The Christian Association of Nigeria (CAN) reports that around five million Christians took part in prayer walks in 28 of Nigeria’s 36 states on Sunday 2 February. Participants carried placards protesting about the recent upsurge in killings and abductions and calling on the federal government (“FG” on placards) to end the violence.
CAN had called for three days of fasting and prayer, culminating in a nationwide prayer walk, in response to the upsurge in attacks on Christians in the northeast and Middle Belt of the country by Boko Haram and Islamic State West Africa Province terrorists and armed Fulani militants.
On Day 1 (Friday 31 January), CAN called on Nigerian Christians to confess and repent of their sins. On Day 2, participants were urged to call on God to pour out his spirit for revival. On Day 3, CAN called for Christians to take part in local prayer walks and ask God to fight their battles.
CAN president Samson Ayokunle told Christianity Today, “Though we have protested before, this event took a new dimension. With one voice, we said ‘no’ to killings, ‘no’ to security negligence, and ‘no’ to the persecution of Christians in Nigeria. It is a wake-up call to the government.”
Pastor Enoch Adeboye, General Overseer of the Redeemed Christian Church of God (a Pentecostal denomination that has at least 14 million members in Nigeria), led a prayer walk in Lagos. Calling for an end to the bloodshed, he stressed that whether Christian or Muslim, “every life is precious to God”. After delivering his Sunday sermon from Psalm 18 on God as a stronghold who delivers his people from their enemies, he led a five-kilometre walk to a cemetery, carrying a placard stating, “All Souls are Precious to God”.
The fact that Dr Adeboye has spoken out is seen as significant. He has had a reputation for refraining from criticising government inaction, and counts Nigerian Vice President Yemi Osinbajo as a member of his congregation.
“For [Adeboye] to stick his neck out, when the government respects him, will surely cause them to take notice,” commented Gideon Para-Mallam, the Africa ambassador for the International Fellowship of Evangelical Students. “That he – and others – would say, ‘We need to be a part of this,’ is significant.”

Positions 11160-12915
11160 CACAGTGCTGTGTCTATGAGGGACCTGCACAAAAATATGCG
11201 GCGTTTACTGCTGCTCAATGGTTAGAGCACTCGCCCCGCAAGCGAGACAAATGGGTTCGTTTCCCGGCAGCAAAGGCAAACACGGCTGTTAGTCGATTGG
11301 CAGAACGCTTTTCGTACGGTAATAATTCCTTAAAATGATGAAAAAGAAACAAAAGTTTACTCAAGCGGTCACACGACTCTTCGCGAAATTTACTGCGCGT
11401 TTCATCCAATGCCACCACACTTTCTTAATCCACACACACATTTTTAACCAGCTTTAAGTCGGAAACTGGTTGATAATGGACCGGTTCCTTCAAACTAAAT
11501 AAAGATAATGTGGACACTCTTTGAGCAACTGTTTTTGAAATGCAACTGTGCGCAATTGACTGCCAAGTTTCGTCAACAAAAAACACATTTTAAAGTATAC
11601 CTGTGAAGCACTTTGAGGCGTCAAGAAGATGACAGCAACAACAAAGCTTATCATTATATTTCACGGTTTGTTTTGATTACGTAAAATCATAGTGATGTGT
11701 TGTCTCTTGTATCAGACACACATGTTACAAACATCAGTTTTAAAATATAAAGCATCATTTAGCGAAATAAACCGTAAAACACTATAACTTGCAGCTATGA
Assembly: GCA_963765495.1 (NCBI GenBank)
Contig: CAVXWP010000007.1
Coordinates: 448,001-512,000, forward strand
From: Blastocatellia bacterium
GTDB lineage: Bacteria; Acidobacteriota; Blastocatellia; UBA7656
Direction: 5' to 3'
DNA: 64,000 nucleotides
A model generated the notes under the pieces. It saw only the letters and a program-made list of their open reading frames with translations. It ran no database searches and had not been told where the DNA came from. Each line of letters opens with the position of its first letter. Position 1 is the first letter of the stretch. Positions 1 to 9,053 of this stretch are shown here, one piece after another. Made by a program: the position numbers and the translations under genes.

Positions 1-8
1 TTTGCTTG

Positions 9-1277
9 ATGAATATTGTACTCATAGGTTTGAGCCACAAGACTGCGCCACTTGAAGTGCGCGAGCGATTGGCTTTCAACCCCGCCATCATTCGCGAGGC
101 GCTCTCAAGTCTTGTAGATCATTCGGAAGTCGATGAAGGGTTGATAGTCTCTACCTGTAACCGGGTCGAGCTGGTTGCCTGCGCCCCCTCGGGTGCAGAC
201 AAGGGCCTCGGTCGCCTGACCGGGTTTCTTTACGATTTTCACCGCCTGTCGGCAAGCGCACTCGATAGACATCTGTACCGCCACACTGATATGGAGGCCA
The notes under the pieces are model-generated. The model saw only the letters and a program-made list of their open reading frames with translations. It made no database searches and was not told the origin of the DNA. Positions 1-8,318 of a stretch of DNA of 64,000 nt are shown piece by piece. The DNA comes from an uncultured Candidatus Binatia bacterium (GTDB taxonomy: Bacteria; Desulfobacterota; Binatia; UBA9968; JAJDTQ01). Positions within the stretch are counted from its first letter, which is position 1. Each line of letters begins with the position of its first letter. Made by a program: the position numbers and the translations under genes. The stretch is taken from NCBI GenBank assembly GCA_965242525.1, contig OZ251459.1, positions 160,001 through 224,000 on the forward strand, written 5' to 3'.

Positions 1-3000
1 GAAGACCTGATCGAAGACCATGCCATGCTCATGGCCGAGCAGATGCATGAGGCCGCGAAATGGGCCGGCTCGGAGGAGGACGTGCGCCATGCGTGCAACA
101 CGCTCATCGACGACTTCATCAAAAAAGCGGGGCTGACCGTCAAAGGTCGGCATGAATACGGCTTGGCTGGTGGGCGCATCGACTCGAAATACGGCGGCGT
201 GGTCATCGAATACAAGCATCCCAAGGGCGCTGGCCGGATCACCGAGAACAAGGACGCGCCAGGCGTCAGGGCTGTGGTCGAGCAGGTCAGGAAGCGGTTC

Other high-profile church leaders who joined the prayer walks included Obed Dashan (council vice president of the Church of Christ in Nations, a denomination that claims 8 million members), Anglican archbishop Benjamin Kwashi, Soja Bewarang (chairman of CAN in Plateau state, who spoke at the 2016 Church in Chains conference) and Stephen Baba (president of the Evangelical Church Winning All, which claims 10 million members), who stated: “Our very existence as Christians in our dear nation Nigeria has never been at stake as it is now.”
Many protestors called on the government to replace ineffective security chiefs in order to find and prosecute the perpetrators and their sponsors. “When people are not performing the duties for which they are employed or appointed, they must give way for others to come in,” said John Ibenu, CAN chairman for the Kogi state. “CAN will not tolerate ineptitude and will not be silent, because we must be the voice of the voiceless and down trodden”.
World Evangelical Alliance urges government to end attacks
The World Evangelical Alliance has denounced the violence against Nigerian Christians and has questioned the efforts of the Nigerian government. In a statement signed by Secretary General Ephraim Tendero, the Alliance said, “We urge President Buhari and the Nigerian government to put an end to these attacks, to decisively combat the prevailing impunity for killings, and to ensure institutional accountability.”
It asked President Buhari “to strengthen his efforts to liberate the hostages held by Boko Haram and the Islamic State in Nigeria. The release of Leah Sharibu, a Christian school girl held captive for almost two years, and other hostages has long been overdue”. It also called on “Christians worldwide to join our Nigerian brothers and sisters in prayer and fasting for an end to the violence, for peace and security to prevail, and for wisdom for the Nigerian authorities.”
(Christianity Today/Evangelical Focus/Guardian)